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Buzz: Blackhawks focus on creating traffic in Game 2

by Emerald Gao / Digital Content Coordinator

While the Blackhawks didn't get the start to the postseason that they wanted, the team has already turned their focus squarely to Game 2 on Saturday, when they'll try to even the score against the Predators. Thursday's series opener was a mixed bag, as Chicago got off to a fast start only to stall out in the middle of the first period after Nashville earned a power play and rode that momentum to an early -- and only -- goal by Viktor Arvidsson.

The Blackhawks didn't respond until the start of the second period, but for the last 40 minutes of the game they set up camp in Nashville's zone, outshooting the Preds 23-9. The visitors were "happy to check" for the rest of the game, according to Head Coach Joel Quenneville, and ultimately Pekka Rinne and the defense in front of him absorbed the pressure and held on for an important 1-0 win.

Quenneville will make changes to his forward lines for Game 2, specifically on the top unit and bottom six. His in-game adjustments on Thursday including double-shifting Patrick Kane whenever possible and subbing in Tanner Kero on the top line, where he added some energy and physicality, ending the night with three shots on goal and six hits, second only to Richard Panik's seven.

During Friday's skate, Ryan Hartman and John Hayden took turns skating with Jonathan Toews and Panik, and Nick Schmaltz moved down to the third line with Marcus Kruger and presumably Marian Hossa, who did not participate in practice. Meanwhile Dennis Rasmussen (who was scratched for Game 1) skated with Kero and Jordin Tootoo on the fourth line, although it's most likely that Hayden or Hartman would take one of the slots at wing on Saturday.

TO VIKTOR GO THE SPOILS
It's no surprise that Nashville's top trio of Arvidsson, Ryan Johansen and Filip Forsberg would combine for their team's lone goal of the game, but it required a bit of luck in the lead-up. As Johansen collected the puck inside the blue line, two Blackhawks forwards got tangled up at the top of their zone, giving Johansen time to slide the puck over to Forsberg. A quick shot by Forsberg found Arvidsson streaking toward the net, giving the diminutive winger a golden opportunity to show why he was able to score 31 goals during the regular season.

The ability of Nashville's top line to create scoring opportunities off the rush and execute quick passing plays like the one that led to Thursday's goal has been crucial to the team's success this season, and the Blackhawks will need to limit those kinds of chances for the rest of the series. Naturally, Arvidsson paced the Preds with four shots on goal (20 percent of their game total) on Thursday, and while the trio didn't log a lot of minutes when Nashville was desperately defending their lead, they already did all the damage that was needed.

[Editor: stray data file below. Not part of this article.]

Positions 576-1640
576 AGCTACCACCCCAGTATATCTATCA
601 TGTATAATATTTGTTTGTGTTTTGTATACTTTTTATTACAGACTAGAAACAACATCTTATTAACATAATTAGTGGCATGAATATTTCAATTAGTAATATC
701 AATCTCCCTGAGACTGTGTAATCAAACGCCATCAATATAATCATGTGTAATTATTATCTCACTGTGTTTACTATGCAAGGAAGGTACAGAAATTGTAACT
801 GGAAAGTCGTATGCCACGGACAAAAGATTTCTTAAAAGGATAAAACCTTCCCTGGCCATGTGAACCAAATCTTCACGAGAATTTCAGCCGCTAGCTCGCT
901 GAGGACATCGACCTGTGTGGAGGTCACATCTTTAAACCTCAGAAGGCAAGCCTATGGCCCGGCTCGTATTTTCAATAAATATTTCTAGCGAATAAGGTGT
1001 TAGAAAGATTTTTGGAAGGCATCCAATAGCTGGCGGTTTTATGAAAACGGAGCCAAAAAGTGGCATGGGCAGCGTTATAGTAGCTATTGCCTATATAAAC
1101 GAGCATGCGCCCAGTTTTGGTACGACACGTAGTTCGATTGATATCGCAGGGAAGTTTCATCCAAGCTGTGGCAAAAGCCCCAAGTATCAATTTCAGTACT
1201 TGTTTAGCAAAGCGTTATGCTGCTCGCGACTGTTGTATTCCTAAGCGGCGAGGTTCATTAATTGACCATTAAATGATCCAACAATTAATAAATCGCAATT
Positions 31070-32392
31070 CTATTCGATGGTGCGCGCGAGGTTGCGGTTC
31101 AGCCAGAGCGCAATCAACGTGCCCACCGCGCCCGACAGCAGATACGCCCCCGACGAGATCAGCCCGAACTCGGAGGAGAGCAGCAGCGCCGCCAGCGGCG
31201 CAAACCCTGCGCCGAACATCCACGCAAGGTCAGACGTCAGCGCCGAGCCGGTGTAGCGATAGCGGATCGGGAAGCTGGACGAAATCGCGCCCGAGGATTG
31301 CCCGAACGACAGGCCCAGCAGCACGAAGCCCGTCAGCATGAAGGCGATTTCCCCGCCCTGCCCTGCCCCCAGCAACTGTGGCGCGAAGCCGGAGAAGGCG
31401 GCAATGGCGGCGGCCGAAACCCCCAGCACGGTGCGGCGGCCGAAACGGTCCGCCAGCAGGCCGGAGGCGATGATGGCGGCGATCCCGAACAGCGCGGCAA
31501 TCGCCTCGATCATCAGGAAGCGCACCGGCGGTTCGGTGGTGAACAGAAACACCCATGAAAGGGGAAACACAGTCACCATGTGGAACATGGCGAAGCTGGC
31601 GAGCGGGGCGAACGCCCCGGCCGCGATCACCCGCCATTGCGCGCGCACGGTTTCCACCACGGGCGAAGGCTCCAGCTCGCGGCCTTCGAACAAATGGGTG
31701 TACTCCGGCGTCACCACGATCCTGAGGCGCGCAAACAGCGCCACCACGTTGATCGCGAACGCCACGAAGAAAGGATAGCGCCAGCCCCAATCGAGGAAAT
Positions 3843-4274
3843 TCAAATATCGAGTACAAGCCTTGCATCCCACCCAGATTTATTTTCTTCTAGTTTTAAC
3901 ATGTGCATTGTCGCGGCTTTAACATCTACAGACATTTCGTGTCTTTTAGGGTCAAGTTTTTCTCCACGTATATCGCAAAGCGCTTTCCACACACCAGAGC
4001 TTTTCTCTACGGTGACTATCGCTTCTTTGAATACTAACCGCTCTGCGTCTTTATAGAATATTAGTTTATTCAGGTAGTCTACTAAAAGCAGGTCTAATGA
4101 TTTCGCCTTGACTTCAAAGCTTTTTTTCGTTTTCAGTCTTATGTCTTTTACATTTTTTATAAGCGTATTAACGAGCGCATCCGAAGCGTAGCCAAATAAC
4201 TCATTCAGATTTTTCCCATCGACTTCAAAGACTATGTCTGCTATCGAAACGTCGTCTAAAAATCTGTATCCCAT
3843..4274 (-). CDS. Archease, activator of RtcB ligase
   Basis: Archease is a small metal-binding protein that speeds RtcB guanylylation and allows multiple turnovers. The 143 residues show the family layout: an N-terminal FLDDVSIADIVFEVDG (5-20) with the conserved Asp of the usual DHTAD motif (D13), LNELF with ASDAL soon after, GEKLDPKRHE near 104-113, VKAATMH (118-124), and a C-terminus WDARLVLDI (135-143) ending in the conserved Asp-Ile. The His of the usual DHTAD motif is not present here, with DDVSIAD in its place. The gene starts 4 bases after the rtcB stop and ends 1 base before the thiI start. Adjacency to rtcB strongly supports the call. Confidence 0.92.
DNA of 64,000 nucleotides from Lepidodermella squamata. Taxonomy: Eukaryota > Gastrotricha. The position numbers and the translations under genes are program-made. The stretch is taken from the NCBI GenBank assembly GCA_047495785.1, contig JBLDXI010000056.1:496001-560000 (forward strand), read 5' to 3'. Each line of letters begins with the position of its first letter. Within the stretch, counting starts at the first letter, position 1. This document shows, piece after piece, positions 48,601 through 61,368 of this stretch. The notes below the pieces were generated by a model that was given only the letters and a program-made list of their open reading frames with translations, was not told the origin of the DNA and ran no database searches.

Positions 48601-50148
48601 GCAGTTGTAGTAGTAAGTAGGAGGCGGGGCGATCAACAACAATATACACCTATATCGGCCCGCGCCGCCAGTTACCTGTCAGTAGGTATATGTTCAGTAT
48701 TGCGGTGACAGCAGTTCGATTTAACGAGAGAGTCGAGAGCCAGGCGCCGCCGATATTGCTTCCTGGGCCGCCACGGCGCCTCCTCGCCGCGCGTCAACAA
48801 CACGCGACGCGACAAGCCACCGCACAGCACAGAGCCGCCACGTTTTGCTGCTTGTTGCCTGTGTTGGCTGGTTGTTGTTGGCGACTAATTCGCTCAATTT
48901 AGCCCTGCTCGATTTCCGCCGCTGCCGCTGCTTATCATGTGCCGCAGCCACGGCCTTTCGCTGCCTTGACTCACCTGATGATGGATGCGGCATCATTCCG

POWER OUTAGE
The Blackhawks had two power-play opportunities on Thursday, one at the beginning of the second period and one midway through the third as the team. Chicago tested Rinne three times on the first power play, but did not record a single shot on goal on their second chance with the man advantage despite plenty of zone time. While Nashville's defenders diligent about blocking shots, there's no doubt the overall effort could have been more persistent and energetic, continuing Chicago's heavy shifts at even strength.

Additionally, late in the game, despite around 90 seconds of 6-on-5 effort, the Blackhawks managed just two shots on goal -- all before the 19-minute mark -- and could not muster any late chances even though they had Nashville pinned in their own zone.

After the loss, Quenneville said he wanted his players to show more desperation, especially around the net, a sentiment that was echoed on Friday by players. "Can't really stress it enough," Hartman said. "Get in front of [Rinne's] eyes, make it harder for him."

Video: Hartman on generating traffic in front of the net

BLOCKING THE WAY
The Predators are expecting their blueliners to make a big impact in this series, and they did what they could in Game 1. As expected, the top pairing of Roman Josi and Ryan Ellis was eager to join the rush, and each contributed 3 shots on goal in the tilt, second only to Arvidsson's 4; Josi actually led all Nashville skaters with nine shot attempts (six were blocked). Josi and Ellis played more than 28 and 26 minutes, respectively, bearing most of the brunt against the trio of Artem Anisimov, Kane and Artemi Panarin thanks to Chicago's last-change avantage.

The second pairing of P.K. Subban and Mattias Ekholm saw pretty even ice time against the Blackhawks' top six, but they did get involved in Nashville's lone goal as Subban started the play just inside Chicago's blue line. In the final two periods the Predators found themselves largely on the back foot, and were more than happy to put bodies in front of shots, accumulating 26 blocks throughout the course of Game 1. Josi again led the way with five blocked shots, Ellis added three, and the rest of the defensemen combined for seven; veteran Mike Fisher led team forwards with four blocked shots and was a key part of the Preds' defensive hold in the final minutes of the game.

Quenneville discussed options for taking advantage of zone time and generating more shots after practice on Friday:

Video: Quenneville on potential line changes in Game 2

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